Making Copper Kettles

American Artisans, Featured Article, Made in America, People, Traditions
on February 29, 2012
Todd Yarrington Kettles, buckets, bowls and utensils are among the shiny items produced by the company.

Keith Moore, 50, runs a sharp blade along a sheet of shiny copper, tracing around a kettle pattern designed in 1874. His knife slices through the copper sheeting and into the grooved wooden workbench underneath.

“I like to work with my hands,” says Moore, who began working 33 years ago as an apprentice for D. Picking & Co. in Bucyrus, Ohio (pop. 12,362). He started by sweeping floors and gradually learned how to craft copper kettles. “We work to get quality, not quantity,” he says.

For nearly 140 years, coppersmiths in D. Picking & Co.’s narrow brick and wood-framed factory have produced kettles used to make apple butter, candy, cheese, popcorn and even timpani drums. The family-owned company is the only manufacturer of hand-hammered copper kettles in the nation.

Helen Picking Neff carries on the tradition started by her great-grandfather, Daniel Picking. He and business partner Jacob Geiger owned a hardware store in Bucyrus and discovered a demand for apple butter kettles. The closest kettle supplier was in Lancaster, Pa., however, so they set up a shop, recruiting coppersmiths from Pennsylvania and selling handmade kettles in their hardware store. When the partnership dissolved in 1879, the business became known as D. Picking & Co., and it’s been in the Picking family ever since.

Neff, 97, who owns and manages the company, remembers her father lifting her when she was a little girl into the large copper kettles, where she liked to play with her dolls and talk to the men in the shop.

“I had tea parties there,” says Neff, who assumed ownership of the family business in 1983 after her father, Robert, died. “I was brought up in the place.”

The process of making kettles starts with a flat copper sheet, which coppersmiths cut into pieces. After the pieces are rounded on an iron bar, a mixture of brass shavings, borax and water is spooned onto the kettle’s dovetailed edges, and the metal is heated over a low flame, which melts the brass but not the copper. The process fuses the edges, creating a seam.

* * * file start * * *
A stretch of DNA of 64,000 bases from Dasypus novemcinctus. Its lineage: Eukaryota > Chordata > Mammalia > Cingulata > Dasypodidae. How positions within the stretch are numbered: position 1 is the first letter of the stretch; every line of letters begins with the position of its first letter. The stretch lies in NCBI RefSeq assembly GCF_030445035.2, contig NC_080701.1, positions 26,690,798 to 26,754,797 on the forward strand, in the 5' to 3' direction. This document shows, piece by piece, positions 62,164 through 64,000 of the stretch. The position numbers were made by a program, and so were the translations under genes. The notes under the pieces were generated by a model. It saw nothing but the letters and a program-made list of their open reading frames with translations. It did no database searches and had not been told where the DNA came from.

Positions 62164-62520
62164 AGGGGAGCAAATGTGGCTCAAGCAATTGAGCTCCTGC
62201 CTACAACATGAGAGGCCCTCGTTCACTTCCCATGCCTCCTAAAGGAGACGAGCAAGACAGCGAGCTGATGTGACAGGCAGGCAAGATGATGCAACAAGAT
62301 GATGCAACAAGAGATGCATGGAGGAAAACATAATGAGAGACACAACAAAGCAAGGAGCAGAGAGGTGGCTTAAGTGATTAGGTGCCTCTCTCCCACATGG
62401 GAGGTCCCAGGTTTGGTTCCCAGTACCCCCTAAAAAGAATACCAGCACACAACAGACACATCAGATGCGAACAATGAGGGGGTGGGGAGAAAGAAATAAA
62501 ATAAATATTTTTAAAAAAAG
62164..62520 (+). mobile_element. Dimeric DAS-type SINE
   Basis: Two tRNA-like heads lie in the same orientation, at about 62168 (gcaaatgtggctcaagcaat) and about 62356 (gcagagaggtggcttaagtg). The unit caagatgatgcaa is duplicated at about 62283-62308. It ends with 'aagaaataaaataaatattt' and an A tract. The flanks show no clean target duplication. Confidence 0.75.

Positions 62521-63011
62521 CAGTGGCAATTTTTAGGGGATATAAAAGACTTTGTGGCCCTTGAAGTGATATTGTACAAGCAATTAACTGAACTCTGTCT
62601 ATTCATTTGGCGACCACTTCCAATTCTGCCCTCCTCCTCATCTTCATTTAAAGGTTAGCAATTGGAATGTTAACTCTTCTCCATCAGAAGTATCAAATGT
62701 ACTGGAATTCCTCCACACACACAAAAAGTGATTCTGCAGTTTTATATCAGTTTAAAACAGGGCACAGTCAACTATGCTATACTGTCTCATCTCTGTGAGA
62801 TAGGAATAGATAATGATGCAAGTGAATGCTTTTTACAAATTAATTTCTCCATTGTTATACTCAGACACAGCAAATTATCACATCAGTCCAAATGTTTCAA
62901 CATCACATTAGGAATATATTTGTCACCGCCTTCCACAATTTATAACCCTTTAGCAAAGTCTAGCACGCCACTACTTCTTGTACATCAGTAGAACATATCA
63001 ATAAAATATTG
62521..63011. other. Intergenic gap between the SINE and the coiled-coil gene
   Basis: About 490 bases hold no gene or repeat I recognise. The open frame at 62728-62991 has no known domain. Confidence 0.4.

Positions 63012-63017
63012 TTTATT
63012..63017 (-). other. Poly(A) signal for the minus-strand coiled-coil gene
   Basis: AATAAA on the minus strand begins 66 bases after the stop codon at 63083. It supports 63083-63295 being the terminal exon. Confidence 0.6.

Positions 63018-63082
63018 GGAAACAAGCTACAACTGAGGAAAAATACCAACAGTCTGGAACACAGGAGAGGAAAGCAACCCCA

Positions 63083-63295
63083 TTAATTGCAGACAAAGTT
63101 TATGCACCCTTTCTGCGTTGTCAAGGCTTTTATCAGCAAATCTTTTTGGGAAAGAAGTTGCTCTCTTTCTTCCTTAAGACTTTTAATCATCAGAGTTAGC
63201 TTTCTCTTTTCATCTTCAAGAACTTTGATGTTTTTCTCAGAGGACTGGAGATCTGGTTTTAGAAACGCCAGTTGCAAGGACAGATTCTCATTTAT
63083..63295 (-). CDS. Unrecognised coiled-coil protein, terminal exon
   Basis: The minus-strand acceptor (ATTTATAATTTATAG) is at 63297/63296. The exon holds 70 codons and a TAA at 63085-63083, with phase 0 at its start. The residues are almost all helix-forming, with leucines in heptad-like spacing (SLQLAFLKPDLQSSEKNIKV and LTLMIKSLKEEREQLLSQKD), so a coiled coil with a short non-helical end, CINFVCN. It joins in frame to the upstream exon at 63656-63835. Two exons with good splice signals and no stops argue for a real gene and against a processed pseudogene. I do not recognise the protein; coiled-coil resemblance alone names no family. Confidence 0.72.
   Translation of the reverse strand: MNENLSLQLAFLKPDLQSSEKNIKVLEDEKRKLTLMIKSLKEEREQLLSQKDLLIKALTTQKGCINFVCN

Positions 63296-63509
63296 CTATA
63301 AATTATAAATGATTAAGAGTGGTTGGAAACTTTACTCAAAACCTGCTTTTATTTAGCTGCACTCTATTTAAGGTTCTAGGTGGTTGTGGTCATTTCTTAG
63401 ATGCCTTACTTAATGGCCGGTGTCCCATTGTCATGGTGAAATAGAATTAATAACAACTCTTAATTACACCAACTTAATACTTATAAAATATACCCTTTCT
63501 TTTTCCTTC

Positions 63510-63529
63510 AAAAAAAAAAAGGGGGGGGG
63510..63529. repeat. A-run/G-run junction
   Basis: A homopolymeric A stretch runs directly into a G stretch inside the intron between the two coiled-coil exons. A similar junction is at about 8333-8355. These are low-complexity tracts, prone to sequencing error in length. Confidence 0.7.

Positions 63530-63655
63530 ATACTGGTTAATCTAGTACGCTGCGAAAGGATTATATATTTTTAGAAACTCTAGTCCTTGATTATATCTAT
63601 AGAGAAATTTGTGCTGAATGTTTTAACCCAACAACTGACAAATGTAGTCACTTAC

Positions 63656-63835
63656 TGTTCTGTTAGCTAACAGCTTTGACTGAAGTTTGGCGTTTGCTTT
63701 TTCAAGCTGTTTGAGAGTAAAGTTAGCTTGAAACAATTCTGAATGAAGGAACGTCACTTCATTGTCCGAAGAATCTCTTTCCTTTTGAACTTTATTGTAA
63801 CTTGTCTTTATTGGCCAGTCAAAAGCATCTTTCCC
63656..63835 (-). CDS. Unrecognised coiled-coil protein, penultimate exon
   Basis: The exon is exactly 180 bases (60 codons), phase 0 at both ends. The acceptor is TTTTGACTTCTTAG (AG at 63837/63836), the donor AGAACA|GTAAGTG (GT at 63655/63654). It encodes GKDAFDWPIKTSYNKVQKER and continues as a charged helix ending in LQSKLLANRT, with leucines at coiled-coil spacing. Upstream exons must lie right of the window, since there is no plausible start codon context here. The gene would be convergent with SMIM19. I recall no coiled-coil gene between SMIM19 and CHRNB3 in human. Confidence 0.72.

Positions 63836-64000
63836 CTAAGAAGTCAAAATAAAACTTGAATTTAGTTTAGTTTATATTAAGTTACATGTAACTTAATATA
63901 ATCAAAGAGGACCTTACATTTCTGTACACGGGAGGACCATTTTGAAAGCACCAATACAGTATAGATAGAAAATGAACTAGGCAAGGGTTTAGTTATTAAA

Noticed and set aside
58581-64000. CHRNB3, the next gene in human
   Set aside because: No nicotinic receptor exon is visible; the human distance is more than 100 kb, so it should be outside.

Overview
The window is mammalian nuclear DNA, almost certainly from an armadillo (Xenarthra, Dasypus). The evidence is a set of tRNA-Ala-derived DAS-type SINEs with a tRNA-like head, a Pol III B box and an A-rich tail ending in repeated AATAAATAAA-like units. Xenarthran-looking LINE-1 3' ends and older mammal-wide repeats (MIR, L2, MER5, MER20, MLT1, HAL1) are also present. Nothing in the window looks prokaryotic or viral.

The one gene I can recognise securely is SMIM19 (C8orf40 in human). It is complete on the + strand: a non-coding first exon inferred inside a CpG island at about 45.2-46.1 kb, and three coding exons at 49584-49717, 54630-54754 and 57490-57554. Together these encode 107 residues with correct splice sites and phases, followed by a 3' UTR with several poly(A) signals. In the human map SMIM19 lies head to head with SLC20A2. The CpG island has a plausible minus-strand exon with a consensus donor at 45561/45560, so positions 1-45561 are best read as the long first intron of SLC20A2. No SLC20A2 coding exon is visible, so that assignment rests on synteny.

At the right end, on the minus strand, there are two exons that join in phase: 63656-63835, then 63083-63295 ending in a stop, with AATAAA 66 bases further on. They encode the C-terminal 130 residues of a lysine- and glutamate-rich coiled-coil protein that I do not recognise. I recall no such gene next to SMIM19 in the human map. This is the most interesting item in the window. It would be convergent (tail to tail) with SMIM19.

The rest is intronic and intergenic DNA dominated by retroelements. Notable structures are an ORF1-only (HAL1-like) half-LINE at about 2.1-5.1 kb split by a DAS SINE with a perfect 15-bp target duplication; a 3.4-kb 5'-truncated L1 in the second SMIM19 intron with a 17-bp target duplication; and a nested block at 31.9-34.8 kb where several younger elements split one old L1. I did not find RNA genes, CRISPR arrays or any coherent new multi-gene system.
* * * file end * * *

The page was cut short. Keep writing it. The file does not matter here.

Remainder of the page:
Workers then cool the copper in a water bath, place the kettle on a steel mold, and hammer it to create a smooth surface and to harden the copper. Next, the kettle is put in a sulfuric acid and water bath to clean the metal. Each kettle goes through several stages of heating, hammering and cleaning before the finished product is ready to ship to a candy company, hardware store or symphony orchestra.

Paul Yancich, principal timpanist for the Cleveland (Ohio) Orchestra, appreciates the craftsmanship and unique qualities of D. Picking & Co.’s hand-hammered kettledrums. “In that handworking, they’re all slightly different,” he says. “That’s where you get the different sounds and colors.”

The company’s four full-time craftsmen take pride in their work and the hundreds of handmade products—from $55 copper ladles to large kettles that sell for up to $1,260—that they manufacture each year.

“I always wanted to work here, and when the apprenticeship job was in the paper, I jumped on it,” says John Butt, 43, an auto mechanic-turned-coppersmith, as he stamps the D. Picking & Co. logo into a copper kettle. “I love working here. I’m doing something nobody else is doing.”